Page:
People who only associate organ music with what they hear while sitting in church pews are in for a surprise Sunday when the Susquehanna Valley Theatre Organ Society puts on a concert at the Capitol Theatre in York.
"It's important not to confuse the theatre organ with organs in most churches and auditoriums," says society member and concert co-chair Don Schoeps. "The theatre organ is an American invention which allows a single musician to present all music -- especially music that would require a whole symphony orchestra to present."
The "Pipes and Voices Ring in Spring" concert will feature organist Jonathan Ortloff, winner of the 2008 American Theatre Organ Society's Young Theatre Organist Competition. Ortloff will play the Capitol's renowned Mighty Wurlitzer theatre pipe organ.
"The Capitol's Mighty Wurlitzer is truly a treasure to the community," says society member and concert co-chair Nancy Schoeps. "Although in the '20s most towns in America had one or several, today you have to travel as far as Chambersburg or Phoenixville to find anything like the one at the Capitol. At one time, there were three in York that we know of."
The pipes: The Capitol's Mighty Wurlitzer is an antique prize of the York community. The organ is built from 1920s wood and leather technology and has thousands of pipes, the Schoeps explained. In addition to the pipes, the instrument features hundreds of flying hammers, bells, drums, tambourines and even a triangle.
It's an instrument that Ortloff, who has performed throughout North America, is looking forward to trying out.
"It's a brand-new audience and organ for me," Ortloff says. "I've played at some venues over five times, and while I cherish familiarity, having the chance to explore an instrument foreign to me, and to make a first impression on an audience, is always thrilling and exciting."
Without the society's restoration and preservation efforts, the opportunity wouldn't exist. The nonprofit organization's goal is to preserve and present theatre organ music. Meetings are held the second Monday of every month, and anyone with an interest in theatre organs is invited to attend.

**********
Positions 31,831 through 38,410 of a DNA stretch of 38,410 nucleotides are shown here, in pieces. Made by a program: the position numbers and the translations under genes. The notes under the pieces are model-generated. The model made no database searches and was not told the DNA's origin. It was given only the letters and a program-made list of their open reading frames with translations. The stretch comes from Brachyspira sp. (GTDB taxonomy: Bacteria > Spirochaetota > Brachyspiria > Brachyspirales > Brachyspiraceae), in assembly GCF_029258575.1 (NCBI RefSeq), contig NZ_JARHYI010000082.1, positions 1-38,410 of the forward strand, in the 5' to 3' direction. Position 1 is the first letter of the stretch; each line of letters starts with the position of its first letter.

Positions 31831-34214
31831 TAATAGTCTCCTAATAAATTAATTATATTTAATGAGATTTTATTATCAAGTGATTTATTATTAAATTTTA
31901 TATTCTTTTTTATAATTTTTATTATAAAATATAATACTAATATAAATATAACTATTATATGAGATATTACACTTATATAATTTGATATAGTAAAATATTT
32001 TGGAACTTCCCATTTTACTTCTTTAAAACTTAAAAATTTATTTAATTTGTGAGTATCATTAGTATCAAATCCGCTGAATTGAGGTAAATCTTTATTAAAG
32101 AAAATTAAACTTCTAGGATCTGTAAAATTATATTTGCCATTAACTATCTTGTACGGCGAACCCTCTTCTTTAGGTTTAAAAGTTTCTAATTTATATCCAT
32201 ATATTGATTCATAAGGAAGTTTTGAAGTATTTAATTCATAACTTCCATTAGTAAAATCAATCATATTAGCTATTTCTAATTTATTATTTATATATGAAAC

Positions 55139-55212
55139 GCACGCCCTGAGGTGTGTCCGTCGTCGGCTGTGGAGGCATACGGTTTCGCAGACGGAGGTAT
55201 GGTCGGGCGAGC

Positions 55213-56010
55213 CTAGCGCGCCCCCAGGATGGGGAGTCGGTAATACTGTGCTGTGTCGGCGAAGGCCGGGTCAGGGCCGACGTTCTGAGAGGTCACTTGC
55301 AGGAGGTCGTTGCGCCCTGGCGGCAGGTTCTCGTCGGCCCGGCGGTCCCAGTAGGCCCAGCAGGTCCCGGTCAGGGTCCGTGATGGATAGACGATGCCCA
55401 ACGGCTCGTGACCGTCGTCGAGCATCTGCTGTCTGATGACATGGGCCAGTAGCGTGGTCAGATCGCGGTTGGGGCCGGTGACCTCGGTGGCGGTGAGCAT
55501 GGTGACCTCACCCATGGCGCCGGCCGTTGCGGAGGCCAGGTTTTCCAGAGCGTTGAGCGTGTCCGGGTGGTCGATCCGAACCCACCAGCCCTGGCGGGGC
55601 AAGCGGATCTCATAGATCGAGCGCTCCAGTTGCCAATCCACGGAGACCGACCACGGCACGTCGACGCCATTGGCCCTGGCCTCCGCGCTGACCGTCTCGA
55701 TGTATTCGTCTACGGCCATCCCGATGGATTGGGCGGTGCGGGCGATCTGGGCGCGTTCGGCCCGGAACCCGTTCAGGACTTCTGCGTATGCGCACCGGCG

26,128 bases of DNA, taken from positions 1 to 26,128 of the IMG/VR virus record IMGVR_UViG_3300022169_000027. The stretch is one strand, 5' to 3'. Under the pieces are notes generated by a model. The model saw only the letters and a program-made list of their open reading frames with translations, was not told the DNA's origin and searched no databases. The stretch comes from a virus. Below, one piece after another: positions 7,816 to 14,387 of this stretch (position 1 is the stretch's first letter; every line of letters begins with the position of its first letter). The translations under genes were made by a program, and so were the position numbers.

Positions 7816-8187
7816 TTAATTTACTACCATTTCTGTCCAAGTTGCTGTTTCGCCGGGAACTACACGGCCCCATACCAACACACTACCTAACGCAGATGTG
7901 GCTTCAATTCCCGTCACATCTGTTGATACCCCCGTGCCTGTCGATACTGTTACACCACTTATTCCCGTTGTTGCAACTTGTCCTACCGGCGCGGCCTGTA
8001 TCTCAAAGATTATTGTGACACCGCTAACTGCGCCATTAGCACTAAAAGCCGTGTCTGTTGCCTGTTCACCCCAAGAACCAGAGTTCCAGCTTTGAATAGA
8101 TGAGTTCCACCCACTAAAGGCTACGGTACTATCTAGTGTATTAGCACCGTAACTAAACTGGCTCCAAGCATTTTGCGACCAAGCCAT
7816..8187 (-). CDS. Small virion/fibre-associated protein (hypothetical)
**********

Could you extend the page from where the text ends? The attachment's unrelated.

"To have this real theatre pipe organ installed in a real restored theater -- this is a community treasure. Everyone in the York area should be proud," Nancy Schoeps says. "The role of this organ in community life keeps changing."
In addition to special concerts like "Pipes and Voices," the Wurlitzer gets a workout twice a month before Sunday afternoon movies in the Capitol Cinema film series.
The voices: The "Pipes and Voices" concert, as the name implies, will also feature vocalists.
The Central York High School show choir, Celebration, will supply the voices.
"Jonathan Ortloff is sure to lead us through a great demonstration of the Mighty Wurlitzer's range, and give us a good peek at where artists of the future will take us," Don Schoeps says. "We might say the same of Celebration as well."
Celebration is a co-curricular group that rehearses outside of the school day. Students are chosen for the group by audition each September. The vocal group has performed throughout the United States.
Although the theatre organ might seem old-fashioned and out of touch to some, Ortloff is quick to address the skeptics.
"The organ is, after all, a musical instrument; it's more than a machine," he says. "With its variety of sounds, people can connect to the theatre organ on a level they may not even realize."
-- Reach Kyle Dunlap at 854-1575 or email@example.com.
Attending the concert
The Susquehanna Valley Theatre Organ Society concert "Pipes and Voices Ring in Spring" starts at 3 p.m. Sunday at the Capitol Theatre, 50 N. George St., York.
Tickets are $15 for general admission and $13 for student and senior admission. Tickets will be available at the door or can be pre-ordered by calling 717-254-6097 or emailing firstname.lastname@example.org.
For more information on the organ society, visit www.svtos.org. For more information on organist Jonathan Ortloff, visit www.jonathanortloff.com.